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Multi-Lingual Life: Babel And Beyond

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By Luke Spiby

“Therefore its name is called Babel, because there the Lord confused the language of all the earth; and from there the Lord scattered them abroad over the face of all the earth” (Genesis 11:4–9).

Babel is the supposed birthplace of the language barrier, and so Beyond Babel is a more than suitable name for a festival that commemorates overcoming these barriers. As part of Manchester Metropolitan University Humanities in Public series, March was made the month of multilingual life. And what better way to embrace this than with a one-day multilingual film festival, which took place at the Manchester Conference Centre on Saturday.

The first film of the festival was Wim Wenders’ 1991 science-fiction film, Bis Ans Ende Der Welt (Until The End Of The World). It was introduced by roaming lecturer and avant-garde filmmaker, Dr Barnaby Dicker. This film is set in 1999, and follows polyglot Claire (Solveig Dommartin) as she follows an elusive fugitive (played by William Hurt) around the world, all while a rogue satellite threatens the lives of everyone on the planet. There is a great haste, a feeling of excitement in the first half of this multicultural marathon, which eventually slows to a somber story of love, loss and obsession in a very seamless manner.

Later Barnaby told Humanity Hallows, “Looking to the past is a helpful way of realising that we’ve always been multicultural or multilingual. Of course, there are instances of people not getting on… but I think that’s against the backdrop of a deeper correspondence. Art is about resourcefulness and creativity, and openness. It encourages people to want to find out more… A piece of art might challenge or open the mind.”

3Two of MMU’s leading multi-lingual ambassadors introduced the second film; Head of French and FILTA co-founder, Dr Isabelle Vanderschelden and French-speaking Sociology lecturer, Dr Benedicte Brahic. Cédric Klapisch’s 2002 comedy L’auberge Espagnole (Pot Luck) is regularly shown to students planning on studying abroad. It tells the story of a French student living in Barcelona for a year as part of the Erasmus Programme, as he shares an apartment with six other students from Western Europe. Hilarity ensues as the students act, well, like students. However, the occasional culture clash brings an extra comedic element that is seldom seen in unilingual cinema. In her introduction, Benedicte spoke about the benefits and successes of the Erasmus Programme. She also revealed how she first came to see Pot Luck; “I watched it the day before I came to the UK with Erasmus… I loved it.”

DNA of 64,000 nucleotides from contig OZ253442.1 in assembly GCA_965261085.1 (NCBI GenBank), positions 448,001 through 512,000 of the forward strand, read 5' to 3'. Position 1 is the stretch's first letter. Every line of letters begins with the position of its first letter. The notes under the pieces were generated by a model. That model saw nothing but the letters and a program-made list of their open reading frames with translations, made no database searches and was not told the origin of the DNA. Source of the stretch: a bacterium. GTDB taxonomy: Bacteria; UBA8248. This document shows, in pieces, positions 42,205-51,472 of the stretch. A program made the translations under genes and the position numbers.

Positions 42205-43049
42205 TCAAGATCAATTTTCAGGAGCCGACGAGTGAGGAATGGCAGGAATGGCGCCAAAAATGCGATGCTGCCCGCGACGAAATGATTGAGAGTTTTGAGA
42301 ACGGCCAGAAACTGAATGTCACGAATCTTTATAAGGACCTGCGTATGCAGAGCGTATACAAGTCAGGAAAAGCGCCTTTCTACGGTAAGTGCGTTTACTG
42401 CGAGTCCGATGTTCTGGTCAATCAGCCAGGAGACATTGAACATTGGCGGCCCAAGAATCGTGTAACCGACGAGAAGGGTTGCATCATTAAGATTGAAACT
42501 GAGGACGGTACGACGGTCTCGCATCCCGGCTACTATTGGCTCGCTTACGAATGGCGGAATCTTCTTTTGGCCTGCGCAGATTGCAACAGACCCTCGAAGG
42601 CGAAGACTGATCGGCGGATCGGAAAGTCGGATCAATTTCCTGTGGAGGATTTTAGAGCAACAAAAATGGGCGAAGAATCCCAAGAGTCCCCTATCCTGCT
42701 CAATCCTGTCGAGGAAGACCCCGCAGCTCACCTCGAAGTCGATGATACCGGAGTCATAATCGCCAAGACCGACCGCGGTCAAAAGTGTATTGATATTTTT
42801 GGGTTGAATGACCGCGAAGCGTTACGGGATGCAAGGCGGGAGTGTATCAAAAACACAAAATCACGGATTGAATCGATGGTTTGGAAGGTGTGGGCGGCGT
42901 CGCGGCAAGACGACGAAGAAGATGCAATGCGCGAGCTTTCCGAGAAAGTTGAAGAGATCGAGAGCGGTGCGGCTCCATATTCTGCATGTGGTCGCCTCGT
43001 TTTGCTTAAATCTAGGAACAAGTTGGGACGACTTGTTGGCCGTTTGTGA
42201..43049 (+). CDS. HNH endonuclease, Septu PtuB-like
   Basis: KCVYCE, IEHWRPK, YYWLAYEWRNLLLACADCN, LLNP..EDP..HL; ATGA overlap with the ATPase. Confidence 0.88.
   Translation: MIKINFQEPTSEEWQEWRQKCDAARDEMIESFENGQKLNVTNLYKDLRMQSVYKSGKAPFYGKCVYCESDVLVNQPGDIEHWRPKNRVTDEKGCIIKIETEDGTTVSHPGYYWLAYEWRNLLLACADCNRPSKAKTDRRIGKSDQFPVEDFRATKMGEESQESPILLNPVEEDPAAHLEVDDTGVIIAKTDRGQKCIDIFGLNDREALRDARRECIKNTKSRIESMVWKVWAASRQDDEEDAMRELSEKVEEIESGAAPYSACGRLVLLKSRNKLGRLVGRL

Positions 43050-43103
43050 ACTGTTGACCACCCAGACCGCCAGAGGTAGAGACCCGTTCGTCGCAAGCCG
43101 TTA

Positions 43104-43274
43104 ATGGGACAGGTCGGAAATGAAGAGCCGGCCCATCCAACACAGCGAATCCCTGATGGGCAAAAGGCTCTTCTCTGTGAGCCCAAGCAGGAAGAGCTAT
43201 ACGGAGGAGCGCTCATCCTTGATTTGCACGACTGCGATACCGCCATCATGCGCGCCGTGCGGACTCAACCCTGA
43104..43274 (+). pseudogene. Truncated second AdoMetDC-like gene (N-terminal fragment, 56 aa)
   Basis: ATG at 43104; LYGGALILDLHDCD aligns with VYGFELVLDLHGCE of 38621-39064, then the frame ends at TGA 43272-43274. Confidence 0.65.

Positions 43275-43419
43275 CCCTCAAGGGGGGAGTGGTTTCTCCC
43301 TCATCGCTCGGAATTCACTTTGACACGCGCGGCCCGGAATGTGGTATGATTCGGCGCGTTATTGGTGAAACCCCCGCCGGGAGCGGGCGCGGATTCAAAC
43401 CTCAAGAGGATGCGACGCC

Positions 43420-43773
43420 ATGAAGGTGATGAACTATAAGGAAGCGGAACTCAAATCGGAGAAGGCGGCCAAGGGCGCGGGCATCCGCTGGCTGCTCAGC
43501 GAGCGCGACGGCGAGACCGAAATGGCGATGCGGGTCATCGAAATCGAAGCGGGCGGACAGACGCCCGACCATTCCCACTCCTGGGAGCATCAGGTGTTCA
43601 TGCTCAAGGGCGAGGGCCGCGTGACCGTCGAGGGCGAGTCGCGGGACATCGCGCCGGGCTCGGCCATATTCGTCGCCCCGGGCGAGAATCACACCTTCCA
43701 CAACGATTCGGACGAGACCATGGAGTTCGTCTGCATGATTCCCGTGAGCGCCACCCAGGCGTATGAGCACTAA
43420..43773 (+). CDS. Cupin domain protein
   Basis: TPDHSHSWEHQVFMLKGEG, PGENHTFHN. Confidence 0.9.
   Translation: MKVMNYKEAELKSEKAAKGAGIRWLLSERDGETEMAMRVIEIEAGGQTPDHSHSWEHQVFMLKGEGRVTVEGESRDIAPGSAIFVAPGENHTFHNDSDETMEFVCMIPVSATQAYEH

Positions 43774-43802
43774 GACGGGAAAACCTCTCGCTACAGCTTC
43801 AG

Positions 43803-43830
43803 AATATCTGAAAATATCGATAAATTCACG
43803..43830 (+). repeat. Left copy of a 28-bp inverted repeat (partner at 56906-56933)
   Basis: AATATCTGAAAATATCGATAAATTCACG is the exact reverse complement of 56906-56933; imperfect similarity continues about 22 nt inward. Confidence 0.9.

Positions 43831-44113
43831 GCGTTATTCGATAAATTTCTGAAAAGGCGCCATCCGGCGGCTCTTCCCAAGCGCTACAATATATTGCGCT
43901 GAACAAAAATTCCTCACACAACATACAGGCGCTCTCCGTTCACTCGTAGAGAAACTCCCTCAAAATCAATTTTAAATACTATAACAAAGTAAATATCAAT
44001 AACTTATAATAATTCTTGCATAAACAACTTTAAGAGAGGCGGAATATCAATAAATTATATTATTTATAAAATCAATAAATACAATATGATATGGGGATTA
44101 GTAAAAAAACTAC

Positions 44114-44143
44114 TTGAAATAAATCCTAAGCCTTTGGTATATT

Humanity Hallows later caught up with Isab2elle at the end of the event. On the topic of French cinema (which is her expertise) and its accessibility in the UK, she said, “There’s clearly a strong appeal for French cinema [in the UK] … we have to cultivate it – we have to ensure that there is visibility for French films. I think these events help to promote different ways of looking at film. That’s quite important.”

Introduced by MMU’s Head of Spanish, Dr Carmen Herrero – a specialist in Hispanic cinema – the final film of the day was Marc Evans’ 2010 emotive drama Patagonia. Basically two road trip films intertwined during editing, Patagonia shows the simultaneous stories of a Welsh-speaking couple visiting Patagonia in Argentina, and of an elderly Welsh-Argentine woman and her young neighbour as they attempt to find her mother’s childhood farm in Wales. It can only be described as an eye-opening adventure, watching characters from opposite sides of the world as they experience each other’s cultures, and occasionally falter along the way.

Carmen is the current director of MMU’s FLAME Research Centre, as well as being the co-founder of FILTA, which has gained 2,500 members from over 120 countries since its inception in 2010. Speaking to Humanity Hallows, Carmen told us, “Films contain universal themes – love, friendship – and they teach us about expressions, vocabulary, history, culture… Events like these help to facilitate people’s interests. It also helps bring culture, knowledge and diversity. Hopefully we’ll do another one next year.”

If Beyond Babel proved anything, it is that art does not depend on language or cultural background. Good art, and good films, can be understood in all corners of the world.

Luke Spiby is a third year Chemistry student with a passion for film. Follow him on Twitter @LJSpibs

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  1. jane 24th March 2015 at 2:18 am -  Reply

    what a very clear and clever deduction, im very impressed and hope to see more reviews by the charismatic Mr Luke Spiby

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